Cryptos Suddenly Panic-Bid, Bitcoin Back Above $10k

Courtesy of ZeroHedge. View original post here.

Following further selling pressure overnight, someone (or more than one) has decided to buy-the-dip in cryptos this morning, sending Bitcoin (and most of the altcoins) soaring...

A sea of green...

Source: Coin360

Bitcoin surged back above $10,000...

Ethereum bounced off suppo...



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Biotech

DNA testing companies offer telomere testing - but what does it tell you about aging and disease risk?

Reminder: We're is available to chat with Members, comments are found below each post.

 

DNA testing companies offer telomere testing – but what does it tell you about aging and disease risk?

A telomere age test kit from Telomere Diagnostics Inc. and saliva. collection kit from 23andMe. Anna Hoychuk/Shutterstock.com

Courtesy of Patricia Opresko, University of Pittsburgh and Elise Fouquerel, ...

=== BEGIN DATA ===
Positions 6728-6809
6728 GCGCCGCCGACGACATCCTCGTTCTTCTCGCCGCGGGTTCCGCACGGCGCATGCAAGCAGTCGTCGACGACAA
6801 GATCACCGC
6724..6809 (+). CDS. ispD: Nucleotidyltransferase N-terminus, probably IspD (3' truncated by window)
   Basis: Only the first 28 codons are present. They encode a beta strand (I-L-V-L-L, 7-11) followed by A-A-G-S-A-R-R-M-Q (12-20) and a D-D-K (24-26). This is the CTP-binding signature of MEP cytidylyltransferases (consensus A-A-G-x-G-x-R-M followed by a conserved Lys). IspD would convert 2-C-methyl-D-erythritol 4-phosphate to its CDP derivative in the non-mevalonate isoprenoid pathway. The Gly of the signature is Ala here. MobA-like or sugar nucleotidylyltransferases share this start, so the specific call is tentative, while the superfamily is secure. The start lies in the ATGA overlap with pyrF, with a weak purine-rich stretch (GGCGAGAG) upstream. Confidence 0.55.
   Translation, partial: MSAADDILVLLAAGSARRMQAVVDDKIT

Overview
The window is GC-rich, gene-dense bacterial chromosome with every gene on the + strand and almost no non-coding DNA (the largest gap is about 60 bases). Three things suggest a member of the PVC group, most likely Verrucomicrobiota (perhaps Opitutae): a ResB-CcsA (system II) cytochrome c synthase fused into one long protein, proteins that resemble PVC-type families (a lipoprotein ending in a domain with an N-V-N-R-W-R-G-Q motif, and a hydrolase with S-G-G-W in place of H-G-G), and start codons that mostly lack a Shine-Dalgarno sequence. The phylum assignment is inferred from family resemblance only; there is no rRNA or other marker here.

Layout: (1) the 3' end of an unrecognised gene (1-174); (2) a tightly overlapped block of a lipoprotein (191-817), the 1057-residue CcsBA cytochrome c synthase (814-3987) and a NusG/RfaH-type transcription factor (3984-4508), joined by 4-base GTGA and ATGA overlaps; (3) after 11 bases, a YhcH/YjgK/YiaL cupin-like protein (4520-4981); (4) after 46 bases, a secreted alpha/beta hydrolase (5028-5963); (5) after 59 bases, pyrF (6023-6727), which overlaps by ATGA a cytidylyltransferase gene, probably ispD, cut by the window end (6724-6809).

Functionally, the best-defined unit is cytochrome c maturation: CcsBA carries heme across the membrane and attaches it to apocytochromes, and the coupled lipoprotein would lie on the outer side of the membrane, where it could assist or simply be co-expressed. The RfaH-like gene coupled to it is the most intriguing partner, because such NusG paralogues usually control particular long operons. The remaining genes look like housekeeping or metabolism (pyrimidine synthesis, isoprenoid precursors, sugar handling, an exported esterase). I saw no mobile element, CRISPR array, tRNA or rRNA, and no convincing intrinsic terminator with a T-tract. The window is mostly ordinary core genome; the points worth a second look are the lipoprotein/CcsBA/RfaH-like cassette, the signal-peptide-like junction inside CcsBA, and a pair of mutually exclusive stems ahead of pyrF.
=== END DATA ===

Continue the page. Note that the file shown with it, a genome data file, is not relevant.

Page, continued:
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ValueWalk

Professor Shubha Ghosh On The Current State Of Gene Editing

 

Professor Shubha Ghosh On The Current State Of Gene Editing

Courtesy of Jacob Wolinsky, ValueWalk

ValueWalk’s Q&A session with Professor Shubha Ghosh, a professor of law and the director of the Syracuse Intellectual Property Law Institute. In this interview, Professor Ghosh discusses his background, the Human Genome Project, the current state of gene editing, 3D printing for organ operations, and gene editing regulation.

...

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Members' Corner

Despacito - How to Make Money the Old-Fashioned Way - SLOWLY!

Are you ready to retire?  

For most people, the purpose of investing is to build up enough wealth to allow you to retire.  In general, that's usually enough money to reliably generate a year's worth of your average income, each year into your retirement so that that, plus you Social Security, should be enough to pay your bills without having to draw down on your principle.

Unfortunately, as the last decade has shown us, we can't count on bonds to pay us more than 3% and the average return from the stock market over the past 20 years has been erratic - to say the least - with 4 negative years (2000, 2001, 2002 and 2008) and 14 positives, though mostly in the 10% range on the positives.  A string of losses like we had from 2000-02 could easily wipe out a decades worth of gains.